Greenpeace Australia Pacific the welcome process
You are very welcome. Above: the materials for converting a regular donor on the street. Below: the process is uncomplicated, but precise. The other key phases are illustrated below.
The table of Greenpeace’s new welcome process shows the donation being debited on day 10, 40 and 70, and then every month after that, as well as each communication with the new donor.
Phases one to five of the communication process have graphics to show what each item looks like, plus links through to Greenpeace’s website that has the full brochures that people can flick through. You can follow these links, below.
The letter on the left is from welcome pack from way back. Click here to see the full pack.
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Have you taken a moment to think objectively about the experience a new donor has within the first few months of joining your organisation? What do you send them? Is there a plan? Do they receive the right messages, or just
Greenpeace Australia Pacific has developed a new and simplified process to ensure that new donors receive clear communications that both thank and further engage them. The result is that they’re reducing the number of donors who leave within the first three months. Now that’s fundraising – and it’s something that many organisations can easily adapt and adopt.
Medium of communication:Direct mail, online, telephone.
Type of charity:Environmental/animals.
Target audience:Individuals, planned gift.
Country of origin:Australia.
Chris Washinton-Sare, Stef Kessler, Paulie Georges, Kristen MacDonald, Manuel Gomez, the agency, Blend Marketing.
Name of exhibitor:Chris Washington-Sare and Christiana Stergiou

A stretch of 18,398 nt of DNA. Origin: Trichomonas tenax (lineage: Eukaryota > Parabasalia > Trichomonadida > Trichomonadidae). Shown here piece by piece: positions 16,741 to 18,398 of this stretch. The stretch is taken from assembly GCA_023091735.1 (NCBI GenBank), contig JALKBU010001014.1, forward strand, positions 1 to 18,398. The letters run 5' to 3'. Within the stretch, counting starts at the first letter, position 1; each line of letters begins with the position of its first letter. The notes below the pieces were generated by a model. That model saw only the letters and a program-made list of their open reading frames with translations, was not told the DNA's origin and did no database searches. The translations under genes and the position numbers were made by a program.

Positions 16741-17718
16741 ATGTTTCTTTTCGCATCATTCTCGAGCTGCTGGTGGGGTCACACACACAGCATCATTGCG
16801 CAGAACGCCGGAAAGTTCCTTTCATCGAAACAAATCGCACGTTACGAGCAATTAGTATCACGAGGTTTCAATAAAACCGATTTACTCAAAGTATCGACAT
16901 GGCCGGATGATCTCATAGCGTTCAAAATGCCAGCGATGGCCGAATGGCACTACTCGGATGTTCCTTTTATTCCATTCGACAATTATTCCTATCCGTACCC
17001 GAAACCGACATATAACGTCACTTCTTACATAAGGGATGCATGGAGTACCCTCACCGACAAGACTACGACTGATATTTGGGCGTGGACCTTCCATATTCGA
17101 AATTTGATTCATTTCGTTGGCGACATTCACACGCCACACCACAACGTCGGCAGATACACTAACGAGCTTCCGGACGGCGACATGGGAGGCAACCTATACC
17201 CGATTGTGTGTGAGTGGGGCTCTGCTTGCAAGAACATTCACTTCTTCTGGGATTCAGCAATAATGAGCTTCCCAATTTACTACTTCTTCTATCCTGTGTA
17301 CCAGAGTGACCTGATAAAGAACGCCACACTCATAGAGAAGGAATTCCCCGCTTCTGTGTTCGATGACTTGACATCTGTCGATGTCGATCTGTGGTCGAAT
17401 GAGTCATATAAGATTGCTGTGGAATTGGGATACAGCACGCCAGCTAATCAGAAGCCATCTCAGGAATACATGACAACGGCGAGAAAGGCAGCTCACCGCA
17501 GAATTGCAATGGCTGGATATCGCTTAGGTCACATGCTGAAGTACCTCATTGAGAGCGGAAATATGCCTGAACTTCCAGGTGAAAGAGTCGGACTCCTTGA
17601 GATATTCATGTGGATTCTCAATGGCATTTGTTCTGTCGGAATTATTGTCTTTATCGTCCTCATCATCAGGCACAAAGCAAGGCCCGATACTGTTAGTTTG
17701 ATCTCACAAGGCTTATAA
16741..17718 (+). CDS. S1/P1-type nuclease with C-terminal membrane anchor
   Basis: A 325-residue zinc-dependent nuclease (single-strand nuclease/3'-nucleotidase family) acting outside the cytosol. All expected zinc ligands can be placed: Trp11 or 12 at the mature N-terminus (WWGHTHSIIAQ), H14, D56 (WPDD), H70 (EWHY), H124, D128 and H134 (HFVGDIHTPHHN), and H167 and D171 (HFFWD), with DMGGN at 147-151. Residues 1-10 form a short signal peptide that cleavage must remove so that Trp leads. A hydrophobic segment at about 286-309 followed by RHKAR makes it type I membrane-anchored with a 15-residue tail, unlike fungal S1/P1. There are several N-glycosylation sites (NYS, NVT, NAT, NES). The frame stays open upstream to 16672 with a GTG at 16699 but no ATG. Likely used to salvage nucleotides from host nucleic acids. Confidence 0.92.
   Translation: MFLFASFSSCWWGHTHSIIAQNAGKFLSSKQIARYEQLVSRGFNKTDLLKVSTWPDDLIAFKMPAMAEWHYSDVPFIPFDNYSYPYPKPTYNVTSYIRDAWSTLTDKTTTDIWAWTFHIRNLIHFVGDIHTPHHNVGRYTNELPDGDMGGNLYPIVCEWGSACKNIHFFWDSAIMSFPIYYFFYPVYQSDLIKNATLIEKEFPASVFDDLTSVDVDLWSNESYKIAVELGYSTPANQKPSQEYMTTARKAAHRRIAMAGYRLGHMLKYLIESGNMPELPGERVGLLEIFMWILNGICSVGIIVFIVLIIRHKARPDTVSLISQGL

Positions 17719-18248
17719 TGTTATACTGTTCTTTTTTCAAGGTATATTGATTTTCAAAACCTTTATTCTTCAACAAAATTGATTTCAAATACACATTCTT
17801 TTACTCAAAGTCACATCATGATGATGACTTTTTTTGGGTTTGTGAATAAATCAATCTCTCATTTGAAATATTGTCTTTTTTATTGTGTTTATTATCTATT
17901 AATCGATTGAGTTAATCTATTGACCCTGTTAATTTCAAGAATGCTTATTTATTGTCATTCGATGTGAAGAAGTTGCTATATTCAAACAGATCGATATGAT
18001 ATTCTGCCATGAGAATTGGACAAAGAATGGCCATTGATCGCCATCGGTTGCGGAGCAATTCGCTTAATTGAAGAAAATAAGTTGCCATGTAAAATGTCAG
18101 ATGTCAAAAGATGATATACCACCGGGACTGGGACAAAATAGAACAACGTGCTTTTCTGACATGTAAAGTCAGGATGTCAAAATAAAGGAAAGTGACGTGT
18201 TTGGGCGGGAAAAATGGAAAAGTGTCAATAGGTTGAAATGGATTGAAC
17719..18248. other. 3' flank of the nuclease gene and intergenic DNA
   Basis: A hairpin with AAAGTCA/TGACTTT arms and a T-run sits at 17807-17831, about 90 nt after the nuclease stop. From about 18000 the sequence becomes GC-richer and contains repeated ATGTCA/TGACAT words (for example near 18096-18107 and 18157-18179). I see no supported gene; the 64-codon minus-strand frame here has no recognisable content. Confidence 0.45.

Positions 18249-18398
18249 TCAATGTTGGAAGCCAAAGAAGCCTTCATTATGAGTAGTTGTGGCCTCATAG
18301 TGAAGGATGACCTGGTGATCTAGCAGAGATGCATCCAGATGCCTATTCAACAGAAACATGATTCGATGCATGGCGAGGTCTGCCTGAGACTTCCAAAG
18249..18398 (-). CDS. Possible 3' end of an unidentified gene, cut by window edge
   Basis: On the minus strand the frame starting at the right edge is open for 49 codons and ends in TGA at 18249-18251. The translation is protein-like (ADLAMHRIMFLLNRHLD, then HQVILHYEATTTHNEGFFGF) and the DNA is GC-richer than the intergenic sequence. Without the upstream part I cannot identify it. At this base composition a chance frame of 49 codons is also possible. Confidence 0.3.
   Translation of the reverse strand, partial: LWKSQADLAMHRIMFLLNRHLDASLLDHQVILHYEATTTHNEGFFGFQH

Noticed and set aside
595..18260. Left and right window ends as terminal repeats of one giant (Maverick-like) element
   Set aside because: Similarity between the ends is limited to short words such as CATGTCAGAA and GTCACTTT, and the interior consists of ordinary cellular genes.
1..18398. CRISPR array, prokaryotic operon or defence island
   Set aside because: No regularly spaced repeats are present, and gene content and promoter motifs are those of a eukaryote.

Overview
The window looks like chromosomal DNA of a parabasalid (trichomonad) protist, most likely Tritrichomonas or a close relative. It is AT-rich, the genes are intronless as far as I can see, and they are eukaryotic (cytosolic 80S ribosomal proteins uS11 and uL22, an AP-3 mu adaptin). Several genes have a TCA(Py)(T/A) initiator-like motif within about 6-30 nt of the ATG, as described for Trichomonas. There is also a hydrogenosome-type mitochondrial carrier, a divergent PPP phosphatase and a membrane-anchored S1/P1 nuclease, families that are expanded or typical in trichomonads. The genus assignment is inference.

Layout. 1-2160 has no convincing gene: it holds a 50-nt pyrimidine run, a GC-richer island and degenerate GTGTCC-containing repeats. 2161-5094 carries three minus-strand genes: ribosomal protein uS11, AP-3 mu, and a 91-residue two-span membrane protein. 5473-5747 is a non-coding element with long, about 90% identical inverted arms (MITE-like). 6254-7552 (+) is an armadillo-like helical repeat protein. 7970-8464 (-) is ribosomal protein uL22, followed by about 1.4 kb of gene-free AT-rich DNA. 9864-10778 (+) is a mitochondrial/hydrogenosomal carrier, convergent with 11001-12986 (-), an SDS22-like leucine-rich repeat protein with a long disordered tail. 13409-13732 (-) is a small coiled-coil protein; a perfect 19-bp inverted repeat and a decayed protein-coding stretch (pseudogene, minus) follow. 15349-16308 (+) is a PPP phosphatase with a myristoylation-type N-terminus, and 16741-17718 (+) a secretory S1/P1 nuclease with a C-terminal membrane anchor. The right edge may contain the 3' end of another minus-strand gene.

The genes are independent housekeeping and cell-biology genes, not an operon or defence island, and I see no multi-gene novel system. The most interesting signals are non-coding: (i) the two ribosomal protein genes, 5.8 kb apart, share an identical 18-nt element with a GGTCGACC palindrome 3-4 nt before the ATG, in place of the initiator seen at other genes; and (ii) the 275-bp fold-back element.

Date of first appearance:2009.
The primary objective in any welcome process, as it was in this case, is to reduce the number of new donors who stop giving to the organisation (also known as preventing donor attrition or improving retention).
It was important, as part of this objective, to make donors feel valued and that their contributions are making a difference. And because Greenpeace is an activist organisation, it was also an opportunity to cultivate relationships with supporters that encouraged greater levels of non-financial engagement.
Greenpeace Australia Pacific has a significant number of regular givers who support the organisation every month with automatic donations (direct debits), through their bank accounts or credit cards. Greenpeace predominantly recruits people to this type of giving using face-to-face canvassers out in the community. A smaller group is recruited through direct mail or online appeals.
It’s not easy to acquire new regular monthly givers. It’s good fundraising to do everything you can to keep your existing donors, rather than having to replace them when they stop giving to you. So it’s a constant challenge to ensure that new donors keep giving for as long as possible. And, in particular, it’s important to prevent them from discontinuing their gifts in the first three months of their monthly commitment, which is often a time when they are most likely to cancel their gift.
In fact, over the last few years, approximately 30 per cent of Greenpeace Australia Pacific’s monthly donors cancelled their gifts in the first three months. By stemming the early cancellations, Greenpeace identified that it could keep more of its new regular donors for longer, thus increasing the funds it raises.